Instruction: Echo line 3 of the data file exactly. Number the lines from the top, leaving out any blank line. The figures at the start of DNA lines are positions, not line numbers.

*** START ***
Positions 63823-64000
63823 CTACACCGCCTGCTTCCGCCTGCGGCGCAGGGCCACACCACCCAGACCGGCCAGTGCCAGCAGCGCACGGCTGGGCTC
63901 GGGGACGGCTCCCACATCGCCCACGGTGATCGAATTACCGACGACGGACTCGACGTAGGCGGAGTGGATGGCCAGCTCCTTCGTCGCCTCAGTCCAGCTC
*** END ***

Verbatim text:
63901 GGGGACGGCTCCCACATCGCCCACGGTGATCGAATTACCGACGACGGACTCGACGTAGGCGGAGTGGATGGCCAGCTCCTTCGTCGCCTCAGTCCAGCTC